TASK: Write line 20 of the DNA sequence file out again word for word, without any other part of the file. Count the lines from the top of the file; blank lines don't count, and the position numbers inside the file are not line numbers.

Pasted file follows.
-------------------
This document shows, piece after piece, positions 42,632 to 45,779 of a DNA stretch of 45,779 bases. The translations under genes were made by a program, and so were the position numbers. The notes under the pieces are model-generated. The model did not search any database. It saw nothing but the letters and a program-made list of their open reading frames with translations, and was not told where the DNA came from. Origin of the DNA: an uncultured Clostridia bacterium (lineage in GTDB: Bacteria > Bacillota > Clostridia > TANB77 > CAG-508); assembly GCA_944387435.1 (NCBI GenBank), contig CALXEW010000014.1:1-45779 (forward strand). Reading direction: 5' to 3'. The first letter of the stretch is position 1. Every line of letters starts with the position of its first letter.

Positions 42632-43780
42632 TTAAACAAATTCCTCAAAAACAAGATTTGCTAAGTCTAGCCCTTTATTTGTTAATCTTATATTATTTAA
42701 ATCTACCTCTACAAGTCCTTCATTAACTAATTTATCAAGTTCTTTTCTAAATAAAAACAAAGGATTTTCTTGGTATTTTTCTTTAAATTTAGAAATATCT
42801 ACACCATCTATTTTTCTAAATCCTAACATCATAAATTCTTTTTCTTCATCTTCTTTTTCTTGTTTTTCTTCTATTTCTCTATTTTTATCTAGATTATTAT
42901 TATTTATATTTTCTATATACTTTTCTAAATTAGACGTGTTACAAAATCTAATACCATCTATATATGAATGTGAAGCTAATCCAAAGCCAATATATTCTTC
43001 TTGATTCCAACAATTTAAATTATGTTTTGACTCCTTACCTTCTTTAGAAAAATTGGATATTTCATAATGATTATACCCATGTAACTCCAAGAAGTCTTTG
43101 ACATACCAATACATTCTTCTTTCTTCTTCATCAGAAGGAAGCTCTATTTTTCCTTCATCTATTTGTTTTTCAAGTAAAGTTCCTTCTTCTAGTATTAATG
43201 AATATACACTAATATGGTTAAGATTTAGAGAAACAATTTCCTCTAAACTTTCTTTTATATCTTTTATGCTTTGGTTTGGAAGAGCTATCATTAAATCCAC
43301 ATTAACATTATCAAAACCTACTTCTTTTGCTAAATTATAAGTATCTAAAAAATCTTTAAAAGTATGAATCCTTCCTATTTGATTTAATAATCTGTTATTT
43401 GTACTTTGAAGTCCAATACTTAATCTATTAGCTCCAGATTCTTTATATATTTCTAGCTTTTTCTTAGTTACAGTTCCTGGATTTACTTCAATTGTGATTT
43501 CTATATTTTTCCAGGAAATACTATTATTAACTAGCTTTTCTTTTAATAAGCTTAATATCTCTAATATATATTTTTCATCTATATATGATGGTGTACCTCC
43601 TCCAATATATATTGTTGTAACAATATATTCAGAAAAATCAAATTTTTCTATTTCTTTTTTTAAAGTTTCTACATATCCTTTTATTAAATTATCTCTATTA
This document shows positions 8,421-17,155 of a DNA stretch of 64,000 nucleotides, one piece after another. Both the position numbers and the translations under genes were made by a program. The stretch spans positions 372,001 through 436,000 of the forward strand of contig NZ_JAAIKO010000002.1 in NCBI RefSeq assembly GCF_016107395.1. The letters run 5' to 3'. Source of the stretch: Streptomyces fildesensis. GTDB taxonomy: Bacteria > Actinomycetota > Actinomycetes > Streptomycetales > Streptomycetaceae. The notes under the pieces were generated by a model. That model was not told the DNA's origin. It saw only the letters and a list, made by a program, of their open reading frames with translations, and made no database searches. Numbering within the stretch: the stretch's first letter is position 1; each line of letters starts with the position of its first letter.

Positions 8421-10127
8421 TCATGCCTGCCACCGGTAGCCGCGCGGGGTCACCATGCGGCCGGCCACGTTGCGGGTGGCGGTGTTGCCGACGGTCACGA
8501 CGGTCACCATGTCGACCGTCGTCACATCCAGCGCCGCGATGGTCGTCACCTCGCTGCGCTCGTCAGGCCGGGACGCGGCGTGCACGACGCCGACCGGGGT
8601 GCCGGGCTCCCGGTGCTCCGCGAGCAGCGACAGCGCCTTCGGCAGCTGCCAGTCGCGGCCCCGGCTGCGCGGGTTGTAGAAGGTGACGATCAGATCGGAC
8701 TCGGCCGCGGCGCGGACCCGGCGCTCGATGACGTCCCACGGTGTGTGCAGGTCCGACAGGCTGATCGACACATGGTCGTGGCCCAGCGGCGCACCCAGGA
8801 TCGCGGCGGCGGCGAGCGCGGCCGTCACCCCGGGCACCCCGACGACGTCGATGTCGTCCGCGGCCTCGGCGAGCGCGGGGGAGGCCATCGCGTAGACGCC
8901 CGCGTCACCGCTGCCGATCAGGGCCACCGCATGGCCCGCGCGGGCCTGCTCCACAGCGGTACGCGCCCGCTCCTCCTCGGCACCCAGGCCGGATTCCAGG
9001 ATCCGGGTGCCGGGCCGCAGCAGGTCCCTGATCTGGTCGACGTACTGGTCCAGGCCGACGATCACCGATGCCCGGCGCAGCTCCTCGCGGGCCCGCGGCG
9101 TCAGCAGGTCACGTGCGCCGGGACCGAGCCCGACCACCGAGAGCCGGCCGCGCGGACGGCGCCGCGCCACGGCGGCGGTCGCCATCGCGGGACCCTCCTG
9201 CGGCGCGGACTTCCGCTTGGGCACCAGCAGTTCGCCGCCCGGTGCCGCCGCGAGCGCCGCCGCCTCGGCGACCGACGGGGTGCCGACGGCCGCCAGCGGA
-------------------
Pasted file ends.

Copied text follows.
8801 TCGCGGCGGCGGCGAGCGCGGCCGTCACCCCGGGCACCCCGACGACGTCGATGTCGTCCGCGGCCTCGGCGAGCGCGGGGGAGGCCATCGCGTAGACGCC